Conservation Commission


James Erbaugh, Chair

Kate Bass, Vice Chair

Micki Colbeck, Recording Sec

Mike Hebb, Trails Commissioner

J. T. Horn

Chuck Sherman

Steve Faccio

Gregory McHugo


The group can be contacted at

Meetings are held on the 4th Tuesday of every month at 7:00 PM at the Morrill Homestead Education Center.

Conservation Commission Meeting

The Conservation Commission's next meeting is


To identify and conserve Strafford’s natural resources, to educate the community about our natural heritage, and to foster local environmental stewardship.

Current Projects:  To alert the community to the ecological threats posed by invasive species in general and more immediately by the Emerald ash borer, an invasive insect recently discovered in Orange County which attacks and kills all species of ash tree.  To continue efforts to map and classify all the wetlands in Strafford and create an inventory of plant species found in each.   To develop a walking trail through the valley between the villages.  To correlate the SCC’s Open Space Plan with the new Town Plan.

Invasive Species

The following invasive plants are around and in Strafford.  Each link has information on these plants and how to help get rid of them from our landscape. Select the block and then click on "go to link" for more information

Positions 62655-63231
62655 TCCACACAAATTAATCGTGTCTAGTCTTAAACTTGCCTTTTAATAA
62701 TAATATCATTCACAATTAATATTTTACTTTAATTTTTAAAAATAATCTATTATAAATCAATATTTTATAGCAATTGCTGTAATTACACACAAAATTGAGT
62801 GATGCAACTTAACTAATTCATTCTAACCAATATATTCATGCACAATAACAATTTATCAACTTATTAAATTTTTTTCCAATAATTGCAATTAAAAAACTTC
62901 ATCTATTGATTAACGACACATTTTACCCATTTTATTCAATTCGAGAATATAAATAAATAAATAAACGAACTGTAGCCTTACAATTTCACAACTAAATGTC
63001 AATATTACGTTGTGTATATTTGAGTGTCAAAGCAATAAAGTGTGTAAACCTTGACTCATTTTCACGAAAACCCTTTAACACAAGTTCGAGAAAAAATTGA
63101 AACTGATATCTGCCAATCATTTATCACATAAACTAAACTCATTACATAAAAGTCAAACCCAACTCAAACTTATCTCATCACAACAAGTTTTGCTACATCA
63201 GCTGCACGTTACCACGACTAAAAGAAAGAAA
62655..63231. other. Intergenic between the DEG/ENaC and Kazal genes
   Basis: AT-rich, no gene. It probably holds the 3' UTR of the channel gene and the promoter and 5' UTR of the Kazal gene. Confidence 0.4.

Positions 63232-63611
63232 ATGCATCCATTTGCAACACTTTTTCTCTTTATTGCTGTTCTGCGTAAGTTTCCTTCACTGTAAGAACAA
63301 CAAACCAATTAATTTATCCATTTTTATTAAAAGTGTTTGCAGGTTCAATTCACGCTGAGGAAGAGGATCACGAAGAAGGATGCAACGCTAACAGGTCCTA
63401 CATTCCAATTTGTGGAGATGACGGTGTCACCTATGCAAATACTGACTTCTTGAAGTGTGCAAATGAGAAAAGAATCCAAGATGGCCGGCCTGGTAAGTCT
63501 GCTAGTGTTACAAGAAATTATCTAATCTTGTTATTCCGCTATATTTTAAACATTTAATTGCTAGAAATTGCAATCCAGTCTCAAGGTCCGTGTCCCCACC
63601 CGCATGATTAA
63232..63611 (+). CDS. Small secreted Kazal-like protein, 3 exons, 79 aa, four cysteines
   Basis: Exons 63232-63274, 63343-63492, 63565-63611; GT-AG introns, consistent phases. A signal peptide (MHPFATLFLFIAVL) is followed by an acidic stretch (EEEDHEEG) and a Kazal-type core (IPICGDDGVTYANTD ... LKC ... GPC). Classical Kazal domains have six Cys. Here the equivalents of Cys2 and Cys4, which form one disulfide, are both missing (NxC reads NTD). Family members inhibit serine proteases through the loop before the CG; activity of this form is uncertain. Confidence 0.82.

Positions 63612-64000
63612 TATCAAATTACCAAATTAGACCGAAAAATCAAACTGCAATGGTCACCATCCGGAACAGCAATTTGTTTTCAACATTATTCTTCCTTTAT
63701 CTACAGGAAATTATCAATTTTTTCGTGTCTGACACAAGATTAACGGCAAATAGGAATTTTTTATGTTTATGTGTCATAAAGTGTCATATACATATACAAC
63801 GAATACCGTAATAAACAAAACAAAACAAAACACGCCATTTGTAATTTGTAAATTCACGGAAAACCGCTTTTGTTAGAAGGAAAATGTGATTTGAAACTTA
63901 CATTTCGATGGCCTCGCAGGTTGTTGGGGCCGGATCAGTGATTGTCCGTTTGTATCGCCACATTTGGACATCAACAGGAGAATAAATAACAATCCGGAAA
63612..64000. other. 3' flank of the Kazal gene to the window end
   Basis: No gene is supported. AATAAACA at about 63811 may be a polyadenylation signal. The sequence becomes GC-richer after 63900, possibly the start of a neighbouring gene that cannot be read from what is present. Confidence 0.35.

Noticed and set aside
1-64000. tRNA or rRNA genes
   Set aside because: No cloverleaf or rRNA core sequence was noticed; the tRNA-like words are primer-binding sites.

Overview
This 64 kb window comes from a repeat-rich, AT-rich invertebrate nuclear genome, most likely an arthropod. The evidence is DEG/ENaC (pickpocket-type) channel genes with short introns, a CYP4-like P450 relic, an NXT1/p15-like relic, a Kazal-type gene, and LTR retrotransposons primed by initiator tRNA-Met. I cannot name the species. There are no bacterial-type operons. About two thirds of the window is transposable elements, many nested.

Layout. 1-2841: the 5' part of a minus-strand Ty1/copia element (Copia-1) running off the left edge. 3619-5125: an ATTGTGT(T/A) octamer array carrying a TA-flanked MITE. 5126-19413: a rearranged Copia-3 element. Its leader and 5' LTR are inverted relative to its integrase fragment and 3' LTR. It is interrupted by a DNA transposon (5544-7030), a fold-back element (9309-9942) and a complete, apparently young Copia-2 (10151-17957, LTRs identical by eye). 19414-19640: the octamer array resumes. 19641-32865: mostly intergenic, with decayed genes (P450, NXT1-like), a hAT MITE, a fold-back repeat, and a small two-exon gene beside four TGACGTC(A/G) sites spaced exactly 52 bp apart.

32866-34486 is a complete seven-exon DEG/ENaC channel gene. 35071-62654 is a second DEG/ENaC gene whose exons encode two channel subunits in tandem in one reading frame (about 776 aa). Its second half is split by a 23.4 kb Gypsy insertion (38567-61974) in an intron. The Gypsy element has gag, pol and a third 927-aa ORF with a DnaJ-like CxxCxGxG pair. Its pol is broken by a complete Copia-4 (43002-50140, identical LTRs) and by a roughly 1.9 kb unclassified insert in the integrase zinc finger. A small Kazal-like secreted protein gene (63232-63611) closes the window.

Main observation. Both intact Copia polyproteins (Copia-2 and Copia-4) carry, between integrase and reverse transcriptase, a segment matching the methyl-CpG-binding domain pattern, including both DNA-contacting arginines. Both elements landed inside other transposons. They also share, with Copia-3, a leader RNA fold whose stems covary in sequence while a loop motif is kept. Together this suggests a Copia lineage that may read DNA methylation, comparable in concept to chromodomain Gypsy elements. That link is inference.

Buckthron replaces native trees and shrubs in Vermont's forests and fields. It is easy to see in the fall when its dark blue berries cover the tree's branches.

Garlic Mustard

Garlic Mustard invades Vermont's forests and wet meadows. This pant is easy to see in April and May when its white flowers are blooming.

Wild Chervil

Wild chervil invades Vermont's fields and forests. It is easy to see in May and June when its white flowers are in bloom.


Purple loosestrife invades Vermont's fields, marshes, and bogs. It is easy to see in the summer when its showy magenta blooms are at their peak.


Japanese knotweed invades the banks of Vermont's rivers, streams and lakes. It is easy to see in August when its white flowers bloom.


Goutweed invades Vermont's fields, river edges and floodplain forests. It is easy to see in July when its white flowers are in bloom.